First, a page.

Designs unveiled for
Museum of Troy

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News: Turkish firm Yalın Mimarlık has won a competition to design an archaeological museum on the site of the ancient city of Troy in north-west Turkey (+ movie).

Designs unveiled for Museum of Troy

Turkey's Ministry of Culture and Tourism selected a team from Yalın Mimarlık led by Ömer Selçuk Baz for the project at the UNESCO World Heritage site in the province of Çanakkale.

Designs unveiled for Museum of Troy

First excavated in 1870, Troy is famous for the mythical siege narrated in Homer's Iliad, and the extensive remains discovered at the site reveal the earliest contact made between the civilisations of Asia and the Mediterranean.

Designs unveiled for Museum of Troy

The museum will take the form of a large cube clad in Corten steel panels, accessed via a ramp leading underground.

Designs unveiled for Museum of Troy

From the subterranean level, visitors will be able to walk up ramps leading through the exhibition spaces to a rooftop terrace.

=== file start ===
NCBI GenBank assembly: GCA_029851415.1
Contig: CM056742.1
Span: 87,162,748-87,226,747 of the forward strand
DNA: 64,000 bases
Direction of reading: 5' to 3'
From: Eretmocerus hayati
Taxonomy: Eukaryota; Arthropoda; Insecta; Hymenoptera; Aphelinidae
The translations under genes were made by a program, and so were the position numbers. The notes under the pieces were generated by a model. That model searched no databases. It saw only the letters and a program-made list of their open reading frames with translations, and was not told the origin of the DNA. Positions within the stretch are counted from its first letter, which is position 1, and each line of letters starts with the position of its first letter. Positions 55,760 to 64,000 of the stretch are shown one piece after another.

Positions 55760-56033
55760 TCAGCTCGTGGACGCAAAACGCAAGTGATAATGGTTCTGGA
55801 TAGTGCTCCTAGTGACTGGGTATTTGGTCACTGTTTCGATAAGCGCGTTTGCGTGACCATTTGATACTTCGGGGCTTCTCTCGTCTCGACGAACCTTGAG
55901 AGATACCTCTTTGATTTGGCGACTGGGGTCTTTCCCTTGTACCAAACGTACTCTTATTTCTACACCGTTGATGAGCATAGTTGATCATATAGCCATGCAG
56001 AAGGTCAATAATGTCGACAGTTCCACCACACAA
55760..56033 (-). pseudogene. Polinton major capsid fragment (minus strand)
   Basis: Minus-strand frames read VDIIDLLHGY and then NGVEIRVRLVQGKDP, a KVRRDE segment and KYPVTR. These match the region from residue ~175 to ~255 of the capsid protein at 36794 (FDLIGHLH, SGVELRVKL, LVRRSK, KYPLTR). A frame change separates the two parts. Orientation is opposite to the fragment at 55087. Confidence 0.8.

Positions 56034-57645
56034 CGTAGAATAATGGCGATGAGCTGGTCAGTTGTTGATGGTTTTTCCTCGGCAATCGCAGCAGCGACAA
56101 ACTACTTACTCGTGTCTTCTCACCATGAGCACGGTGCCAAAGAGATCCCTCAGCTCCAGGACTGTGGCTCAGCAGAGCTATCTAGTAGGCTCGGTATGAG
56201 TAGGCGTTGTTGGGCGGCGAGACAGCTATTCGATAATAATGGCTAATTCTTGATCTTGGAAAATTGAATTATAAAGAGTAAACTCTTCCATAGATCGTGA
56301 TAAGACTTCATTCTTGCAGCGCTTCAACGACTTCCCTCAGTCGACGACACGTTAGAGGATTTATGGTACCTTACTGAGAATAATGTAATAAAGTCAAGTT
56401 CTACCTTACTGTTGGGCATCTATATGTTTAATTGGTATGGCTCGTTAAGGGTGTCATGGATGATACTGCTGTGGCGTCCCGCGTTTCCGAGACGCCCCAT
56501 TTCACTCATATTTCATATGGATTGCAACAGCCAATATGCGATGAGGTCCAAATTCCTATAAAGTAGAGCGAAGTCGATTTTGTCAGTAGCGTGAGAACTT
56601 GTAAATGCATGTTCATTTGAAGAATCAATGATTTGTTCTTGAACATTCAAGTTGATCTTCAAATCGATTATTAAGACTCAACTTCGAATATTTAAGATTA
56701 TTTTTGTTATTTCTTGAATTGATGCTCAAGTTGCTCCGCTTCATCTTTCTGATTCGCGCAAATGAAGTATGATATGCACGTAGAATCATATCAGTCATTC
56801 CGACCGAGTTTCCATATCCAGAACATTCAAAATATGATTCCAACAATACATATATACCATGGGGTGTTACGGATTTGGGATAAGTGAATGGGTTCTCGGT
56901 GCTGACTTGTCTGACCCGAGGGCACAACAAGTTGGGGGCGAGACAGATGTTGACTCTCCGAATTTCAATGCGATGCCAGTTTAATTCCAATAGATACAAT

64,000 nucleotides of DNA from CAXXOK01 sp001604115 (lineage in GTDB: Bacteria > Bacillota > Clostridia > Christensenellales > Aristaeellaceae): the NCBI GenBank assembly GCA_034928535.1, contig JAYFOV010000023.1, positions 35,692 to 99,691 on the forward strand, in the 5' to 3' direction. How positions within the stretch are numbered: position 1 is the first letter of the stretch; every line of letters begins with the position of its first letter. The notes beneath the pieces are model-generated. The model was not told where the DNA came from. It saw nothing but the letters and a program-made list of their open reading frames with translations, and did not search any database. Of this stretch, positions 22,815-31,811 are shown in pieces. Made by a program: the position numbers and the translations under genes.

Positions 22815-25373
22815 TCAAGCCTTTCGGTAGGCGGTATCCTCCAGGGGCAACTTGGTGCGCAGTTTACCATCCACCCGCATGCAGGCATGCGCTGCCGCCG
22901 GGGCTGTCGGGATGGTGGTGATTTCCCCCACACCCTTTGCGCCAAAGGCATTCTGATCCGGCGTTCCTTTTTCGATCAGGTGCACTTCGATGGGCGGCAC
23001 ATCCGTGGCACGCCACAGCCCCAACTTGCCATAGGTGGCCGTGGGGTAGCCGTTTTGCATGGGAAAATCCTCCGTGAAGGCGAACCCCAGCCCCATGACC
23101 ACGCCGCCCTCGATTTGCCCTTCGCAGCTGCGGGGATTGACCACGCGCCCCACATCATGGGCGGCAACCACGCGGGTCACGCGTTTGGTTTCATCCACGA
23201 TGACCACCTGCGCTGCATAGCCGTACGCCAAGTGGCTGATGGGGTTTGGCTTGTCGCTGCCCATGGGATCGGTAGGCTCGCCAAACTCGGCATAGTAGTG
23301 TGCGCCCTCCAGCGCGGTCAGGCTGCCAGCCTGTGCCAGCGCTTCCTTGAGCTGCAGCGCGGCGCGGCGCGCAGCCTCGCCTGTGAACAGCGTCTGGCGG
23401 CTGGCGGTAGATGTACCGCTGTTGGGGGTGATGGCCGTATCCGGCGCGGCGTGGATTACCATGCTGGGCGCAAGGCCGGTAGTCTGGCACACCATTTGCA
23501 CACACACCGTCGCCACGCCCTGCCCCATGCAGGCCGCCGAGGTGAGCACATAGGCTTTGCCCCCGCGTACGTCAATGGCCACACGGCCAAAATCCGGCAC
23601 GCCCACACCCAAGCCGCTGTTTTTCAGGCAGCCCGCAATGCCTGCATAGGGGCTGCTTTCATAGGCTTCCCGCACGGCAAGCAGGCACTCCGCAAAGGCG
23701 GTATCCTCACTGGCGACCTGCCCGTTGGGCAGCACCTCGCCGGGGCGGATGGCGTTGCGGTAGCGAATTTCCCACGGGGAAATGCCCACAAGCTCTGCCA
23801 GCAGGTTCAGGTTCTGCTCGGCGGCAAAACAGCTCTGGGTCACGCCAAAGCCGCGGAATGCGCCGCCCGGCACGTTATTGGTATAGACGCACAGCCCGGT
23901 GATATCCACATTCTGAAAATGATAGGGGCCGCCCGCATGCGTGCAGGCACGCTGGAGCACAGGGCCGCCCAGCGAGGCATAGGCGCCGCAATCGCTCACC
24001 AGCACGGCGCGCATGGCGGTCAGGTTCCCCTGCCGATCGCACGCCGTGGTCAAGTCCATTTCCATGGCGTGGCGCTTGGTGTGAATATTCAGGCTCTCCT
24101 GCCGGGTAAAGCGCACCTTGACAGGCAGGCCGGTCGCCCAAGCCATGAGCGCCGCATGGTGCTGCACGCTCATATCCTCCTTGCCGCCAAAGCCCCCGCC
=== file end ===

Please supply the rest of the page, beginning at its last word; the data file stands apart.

Designs unveiled for Museum of Troy

The programme also includes conservation laboratories and storage space for the collection, which includes ancient artefacts dating back some 3000 years, as well as activity areas, a shop and a cafe and restaurant.

Designs unveiled for Museum of Troy

Last year Dezeen was in Turkey for the Istanbul Design Biennial, where organiser Bülent Eczacıbaşı said his country needed better design for its cities and products – see all stories from the Istanbul Design Biennial.

Designs unveiled for Museum of Troy

Other projects in Turkey we've featured include a seaside temple made from chunky chipboard and a proposal for a swimming pool under an inverted dome – see all Turkish architecture.

Images and movie are by Cihan Poçan.

Here's some more information from the architects:


Omer Selcuk Baz and his team in Yalin Architectural Design has won first prize in the National Architectural Design Competition for the Museum of Troy, one of the most famous archeological sites in the world, listed as UNESCO World heritage site. With a history of 5000 years and a significance for the development of European Civilization, Troy represents artistically and historically a profound cultural influence from the time of Homer to the World War I.